SUMMARY OF THE INVENTION In order to provide some or all of the desirable features and characteristics suggested above, the instant invention includes a wall mounted light assembly having a light unit for emitting light; a guide means for properly locating a hospital bed with respect to the light unit, and a safety means which prohibits interference between the bed and the light fixture. The light unit includes a normal overhead wall mounted direct reading light and an indirect light which can be moved to a second examining position for increasing the intensity of the light directed towards the hospital bed. Additionally, this unit includes an electrically actuated safety circuit which interrupts power delivery to the hospital bed in the event of an undesireable elevation of the bed.

Accordingly, it is an object of the instant invention to provide a light assembly having some or all of the desirable features and characteristics mentioned above. It is also an object of the instant invention to provide an inexpensive simply manufactured Iighting assembly for a hospital room or a nursing home room which provides alternative lighting capabilities to adequately serve the needs of the patient, the examining staff and the doctors in terms of light intensity and location. Too, it is an object of this invention to provide a light unit which provides desirable lighting capabilities regardless of whether the unit is used alone or in combination with the entire light assembly. Finally, it is an object of our invention to provide a light assembly which incorporates a safety circuit to avoid damaging physical interference between an electrically operated hospital bed and the light unit.

DESCRIPTION OF THE DRAWINGS The manner in which these and other objects of the instant invention are obtained will be made clear by 2 consideration of the following specification and the drawings in which:

FIG. 1 is a perspective view of a preferred embodiment of the instant invention mounted upon a wall ready to receive a hospital bed which is indicated in dotted lines;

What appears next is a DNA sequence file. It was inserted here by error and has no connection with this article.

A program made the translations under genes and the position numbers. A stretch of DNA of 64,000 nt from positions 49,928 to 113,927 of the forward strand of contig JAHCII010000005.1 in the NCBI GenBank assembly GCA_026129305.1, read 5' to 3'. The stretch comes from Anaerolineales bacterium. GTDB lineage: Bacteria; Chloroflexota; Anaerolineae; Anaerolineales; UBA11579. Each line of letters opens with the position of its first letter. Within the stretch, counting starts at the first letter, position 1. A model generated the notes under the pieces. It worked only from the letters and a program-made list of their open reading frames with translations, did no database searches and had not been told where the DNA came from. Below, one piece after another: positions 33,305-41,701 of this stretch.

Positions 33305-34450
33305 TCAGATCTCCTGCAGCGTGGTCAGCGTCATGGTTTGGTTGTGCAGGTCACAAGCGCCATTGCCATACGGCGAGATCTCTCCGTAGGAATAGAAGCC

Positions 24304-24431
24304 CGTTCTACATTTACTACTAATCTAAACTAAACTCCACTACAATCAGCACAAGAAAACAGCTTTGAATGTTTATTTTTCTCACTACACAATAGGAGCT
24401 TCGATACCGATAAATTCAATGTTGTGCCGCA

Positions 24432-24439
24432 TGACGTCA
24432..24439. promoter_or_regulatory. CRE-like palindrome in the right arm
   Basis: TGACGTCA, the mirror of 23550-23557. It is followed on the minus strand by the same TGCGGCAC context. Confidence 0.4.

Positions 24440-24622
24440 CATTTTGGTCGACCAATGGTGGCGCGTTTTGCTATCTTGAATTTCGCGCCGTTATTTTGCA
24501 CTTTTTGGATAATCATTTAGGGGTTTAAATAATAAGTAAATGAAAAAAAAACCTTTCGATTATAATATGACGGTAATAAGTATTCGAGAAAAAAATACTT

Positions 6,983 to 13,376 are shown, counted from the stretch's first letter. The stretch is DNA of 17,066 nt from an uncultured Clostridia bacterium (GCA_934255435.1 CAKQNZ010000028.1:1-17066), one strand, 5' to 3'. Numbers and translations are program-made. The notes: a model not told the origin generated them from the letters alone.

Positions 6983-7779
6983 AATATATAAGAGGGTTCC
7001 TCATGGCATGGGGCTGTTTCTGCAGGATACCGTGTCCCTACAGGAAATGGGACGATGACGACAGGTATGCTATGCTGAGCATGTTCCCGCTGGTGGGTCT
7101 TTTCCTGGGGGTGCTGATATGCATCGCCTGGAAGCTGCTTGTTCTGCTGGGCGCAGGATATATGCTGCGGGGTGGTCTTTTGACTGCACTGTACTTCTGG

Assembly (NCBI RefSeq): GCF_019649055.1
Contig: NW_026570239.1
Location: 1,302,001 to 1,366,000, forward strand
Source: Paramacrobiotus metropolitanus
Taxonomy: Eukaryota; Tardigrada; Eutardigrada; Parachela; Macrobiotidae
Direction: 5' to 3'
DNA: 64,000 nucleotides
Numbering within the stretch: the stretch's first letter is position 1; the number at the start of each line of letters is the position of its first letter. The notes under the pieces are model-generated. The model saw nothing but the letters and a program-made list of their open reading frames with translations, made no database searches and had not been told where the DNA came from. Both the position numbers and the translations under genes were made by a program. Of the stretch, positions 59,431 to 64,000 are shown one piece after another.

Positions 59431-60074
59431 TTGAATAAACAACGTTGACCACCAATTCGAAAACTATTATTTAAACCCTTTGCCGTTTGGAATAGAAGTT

FIG. 2 is a schematic circuit diagram depicting the safety features of the instant invention, with the light unit and associated bed being indicated in dotted lines;

FIG. 3 is an exploded view in perspective of the light unit of the instant invention with portions broken away;

FIG. 4 is a preferred embodiment of the circuit diagram of our invention;

FIG. 5 is a side elevation view in section of a portion of the light unit and illustrates a method of mounting same to a vertical wall;

FIG. 6 is a side elevation view of the mounted light unit with the indirect light unit being depicted by dotted lines in its second examining position;

FIG. 7 is an enlarged perspective view of one end of the preferred embodiment of the lighting system with portions broken away;

FIG. 8 is a plan view of the light unit of the preferred embodiment of the instant invention with portions brokeri away; and

FIG. 9 is an elevation view of the light unit with portions broken away.

DETAILED DESCRIPTION As disclosed in the preferred embodiment of FIG. 1, the light assembly 10 of the preferred embodiment includes a light unit or fixture 11 which carries fluorescent light tubes. This unit is mounted to the wall in a manner subsequently described. Depending from the light unit 11 is a vertical center rail 12 which extends downwardly for attachment to a guide means -14. The guide means may include a hollow horizontal rail 16 carrying at each end molded end pieces 18 which may be formed of a polyethylene or other thermoplastic material. The interior surfaces of these end pieces include inwardly inclined guide surfaces 20 which are spaced apart for engagement with the bed posts of the head end of the bed 22. As the bed is pushed towards the wall, these surfaces 20 laterally guide the bed to center it beneath the light unit 11. Accordingly, the desired cooperation between a hospital bed 22 and the light assembly 10 is depicted in FIG. 2 in which the guide means 14 have centered the bed directly below the light fixture '11.